Wednesday, December 2, 2015
Wisdom Wednesday: NSAIDs
Nonsteroidal anti-inflammatory drugs (NSAIDs) are the most commonly used OTC (over-the-counter) drugs in America. They differ in potency and duration of action. They also differ in their tendency to cause ulcers and bleeding based on their relative inhibition of COX-1 and COX-2.
Cyclooxygenase (COX) is an enzyme that is responsible for the formation of prostanoids. The three main groups of prostanoids – prostaglandins, prostacyclins, and thromboxanes – are each involved in the inflammatory response.
However, some of these chemical groups, especially the prostaglandins, produce anti-inflammatory compounds as well. The omega 3 fatty acids (like fish and flax seed oil) are used to make PG-3 (prostaglandin 3) which is anti-inflammatory and the omega 6 fatty acids (like evening primrose and black current seed oil) make the PG-1 series, also anti-inflammatory.
So while reducing inflammatory compounds that produce pain, NSAIDs also reduce the anti-inflammatory compounds that provide relief. These anti-inflammatory compounds also protect and maintain the lining of the GI tract, protect the liver, heart, and other tissues of the body.
Traditional NSAIDs are considered “nonselective” because they inhibit both COX-1 and Cox-2. It is the COX-1 inhibition that is associated with most of the side effects. Bleeding, ulcers, and perforation of the stomach or intestine can occur at any time without warning. Aspirin and Advil (ibuprofen) are the most common “nonselective” NSAIDs.
Celebrex (Aleve) was the first selective COX-2 inhibitor introduced in the late 1990s. Subsequent COX-2 inhibitors Vioxx and Bextra were removed from the market when it was discovered that COX-2 inhibitors are associated with an increased risk of heart attack. Two other COX-2 inhibitors Arcoxia and Prexige have so far been rejected by the FDA. Celebrex remains as the only COX-2 inhibitor available in the United States.
Aspirin is the only NSAID that inhibits the clotting of blood for a prolonged period of time, four to seven days. For many years it was recommended as a preventative for heart attacks. However, about 10 years ago retrospective studies showed the risk of side effects was much greater than any possible benefit from taking baby aspirin daily. Aspirin is still recommended for patients who have had a previous heart attack, but not as primary prevention for the rest of the population. Despite this “standard of care” I still encounter new patients every week that have been advised by their physician to take a baby aspirin daily with no history of heart disease.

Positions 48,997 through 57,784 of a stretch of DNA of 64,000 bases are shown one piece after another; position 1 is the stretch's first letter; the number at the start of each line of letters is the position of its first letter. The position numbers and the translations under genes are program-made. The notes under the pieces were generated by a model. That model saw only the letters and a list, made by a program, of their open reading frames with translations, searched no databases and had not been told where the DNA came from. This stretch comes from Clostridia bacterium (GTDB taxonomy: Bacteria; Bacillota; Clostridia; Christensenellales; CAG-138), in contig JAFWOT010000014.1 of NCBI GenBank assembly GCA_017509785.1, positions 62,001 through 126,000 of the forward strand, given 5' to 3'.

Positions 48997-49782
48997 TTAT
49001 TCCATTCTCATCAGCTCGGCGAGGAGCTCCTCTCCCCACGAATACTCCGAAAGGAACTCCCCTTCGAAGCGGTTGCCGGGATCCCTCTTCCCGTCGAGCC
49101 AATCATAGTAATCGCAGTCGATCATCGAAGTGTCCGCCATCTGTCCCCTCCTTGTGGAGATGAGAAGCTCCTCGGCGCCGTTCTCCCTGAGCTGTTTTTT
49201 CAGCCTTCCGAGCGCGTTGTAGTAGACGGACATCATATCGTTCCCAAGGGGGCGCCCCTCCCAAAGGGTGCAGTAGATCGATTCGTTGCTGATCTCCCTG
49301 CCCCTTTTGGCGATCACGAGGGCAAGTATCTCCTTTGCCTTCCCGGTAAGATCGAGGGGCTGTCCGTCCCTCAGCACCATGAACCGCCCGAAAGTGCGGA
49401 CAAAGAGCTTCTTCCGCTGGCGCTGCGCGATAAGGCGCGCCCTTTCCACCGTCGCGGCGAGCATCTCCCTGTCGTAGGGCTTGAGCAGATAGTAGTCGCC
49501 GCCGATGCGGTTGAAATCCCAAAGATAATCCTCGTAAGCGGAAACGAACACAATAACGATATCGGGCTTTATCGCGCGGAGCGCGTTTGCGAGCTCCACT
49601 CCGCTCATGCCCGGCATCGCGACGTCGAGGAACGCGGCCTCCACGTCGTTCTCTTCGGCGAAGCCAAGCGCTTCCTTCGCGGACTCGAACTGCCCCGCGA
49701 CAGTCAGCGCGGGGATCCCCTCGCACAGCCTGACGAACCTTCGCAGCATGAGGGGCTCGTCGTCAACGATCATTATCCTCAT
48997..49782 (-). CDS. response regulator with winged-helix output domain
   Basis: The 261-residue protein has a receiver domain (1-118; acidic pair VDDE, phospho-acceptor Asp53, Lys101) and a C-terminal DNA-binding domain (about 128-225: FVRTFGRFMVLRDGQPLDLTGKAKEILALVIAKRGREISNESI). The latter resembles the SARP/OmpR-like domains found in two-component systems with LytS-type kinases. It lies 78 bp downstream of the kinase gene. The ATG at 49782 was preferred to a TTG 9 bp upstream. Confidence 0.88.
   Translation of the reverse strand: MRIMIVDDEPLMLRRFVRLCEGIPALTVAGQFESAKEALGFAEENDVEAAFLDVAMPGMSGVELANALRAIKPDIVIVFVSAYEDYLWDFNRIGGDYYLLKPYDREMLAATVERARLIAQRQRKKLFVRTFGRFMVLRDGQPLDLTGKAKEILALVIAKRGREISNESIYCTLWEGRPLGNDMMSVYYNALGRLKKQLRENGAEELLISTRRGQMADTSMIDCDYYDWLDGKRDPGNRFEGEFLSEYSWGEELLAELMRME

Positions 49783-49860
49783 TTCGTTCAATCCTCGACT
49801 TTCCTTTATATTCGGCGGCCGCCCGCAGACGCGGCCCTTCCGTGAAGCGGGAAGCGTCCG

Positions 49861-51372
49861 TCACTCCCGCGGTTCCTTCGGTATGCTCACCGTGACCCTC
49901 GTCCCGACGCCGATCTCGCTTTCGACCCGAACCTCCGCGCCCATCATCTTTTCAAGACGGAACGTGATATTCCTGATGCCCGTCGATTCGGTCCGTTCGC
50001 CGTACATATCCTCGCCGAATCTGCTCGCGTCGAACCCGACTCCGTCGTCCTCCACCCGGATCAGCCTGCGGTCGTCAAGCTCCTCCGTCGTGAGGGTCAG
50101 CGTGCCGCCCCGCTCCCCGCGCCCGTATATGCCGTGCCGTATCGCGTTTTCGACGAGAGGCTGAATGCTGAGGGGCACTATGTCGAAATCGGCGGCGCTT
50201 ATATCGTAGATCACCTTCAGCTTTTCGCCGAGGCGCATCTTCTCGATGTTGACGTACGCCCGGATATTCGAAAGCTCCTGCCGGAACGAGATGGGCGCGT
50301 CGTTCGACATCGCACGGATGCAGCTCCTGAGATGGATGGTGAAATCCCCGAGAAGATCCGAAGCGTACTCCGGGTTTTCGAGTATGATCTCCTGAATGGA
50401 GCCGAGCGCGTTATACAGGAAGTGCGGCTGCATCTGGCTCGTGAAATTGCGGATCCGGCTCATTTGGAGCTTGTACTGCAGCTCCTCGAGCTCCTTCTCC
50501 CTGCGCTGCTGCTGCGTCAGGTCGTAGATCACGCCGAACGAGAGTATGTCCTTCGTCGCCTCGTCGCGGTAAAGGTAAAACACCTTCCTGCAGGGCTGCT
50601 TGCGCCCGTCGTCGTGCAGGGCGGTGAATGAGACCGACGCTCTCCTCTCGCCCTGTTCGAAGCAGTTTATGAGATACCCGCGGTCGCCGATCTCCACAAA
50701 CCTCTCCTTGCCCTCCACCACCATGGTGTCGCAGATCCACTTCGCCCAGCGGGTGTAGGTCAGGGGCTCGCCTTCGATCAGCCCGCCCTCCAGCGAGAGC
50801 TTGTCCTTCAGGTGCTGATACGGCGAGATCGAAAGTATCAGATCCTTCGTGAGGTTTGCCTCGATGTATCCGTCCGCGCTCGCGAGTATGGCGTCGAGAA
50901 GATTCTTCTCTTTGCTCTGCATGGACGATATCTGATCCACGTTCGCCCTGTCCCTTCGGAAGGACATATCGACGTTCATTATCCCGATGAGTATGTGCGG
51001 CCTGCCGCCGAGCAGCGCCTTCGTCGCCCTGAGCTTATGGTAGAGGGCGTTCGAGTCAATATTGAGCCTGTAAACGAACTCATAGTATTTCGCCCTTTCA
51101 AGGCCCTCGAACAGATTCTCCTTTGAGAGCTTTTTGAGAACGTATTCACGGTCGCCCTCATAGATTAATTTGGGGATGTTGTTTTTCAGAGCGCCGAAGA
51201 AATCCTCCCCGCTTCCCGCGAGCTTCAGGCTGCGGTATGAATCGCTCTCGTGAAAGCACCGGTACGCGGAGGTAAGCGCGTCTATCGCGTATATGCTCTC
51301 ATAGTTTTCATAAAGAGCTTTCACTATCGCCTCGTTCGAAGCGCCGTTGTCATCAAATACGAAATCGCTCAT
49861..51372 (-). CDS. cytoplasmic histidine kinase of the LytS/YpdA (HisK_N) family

Each year over 16,000 people in the U.S. die from taking NSAIDs. Over one third have little or no warning. The most common cause of death is internal bleeding, followed by liver failure and heart attack. It amazes me that the third most common cause of death is so commonly cited as the very reason the patient was taking aspirin – to prevent heart attacks.
This research was first published many years ago in the BMJ (British Medical Journal) and was vehemently denied by Big Pharm. They had done their own studies, with similar results and failed to publish. Somehow, no American medical journal was willing to publish a negative study on NSAIDs.
The Bottom Line:
NSAIDs are powerful drugs that have serious and even fatal side effects. If you must take an NSAID for relief of pain and inflammation, consider whether you are going to use a non-selective NSAID like Advil or a COX-2 inhibitor (Aleve or Celebrex). Each has its’ own risks to weigh against your health history. Limit the use to 3 days, less if possible. Consider other options – The omega 3 and omega 6 fatty acids have similar anti-inflammatory properties without the side effects. Turmeric (Curcumin), ginger, and Boswellia also are excellent anti-inflammatory herbs.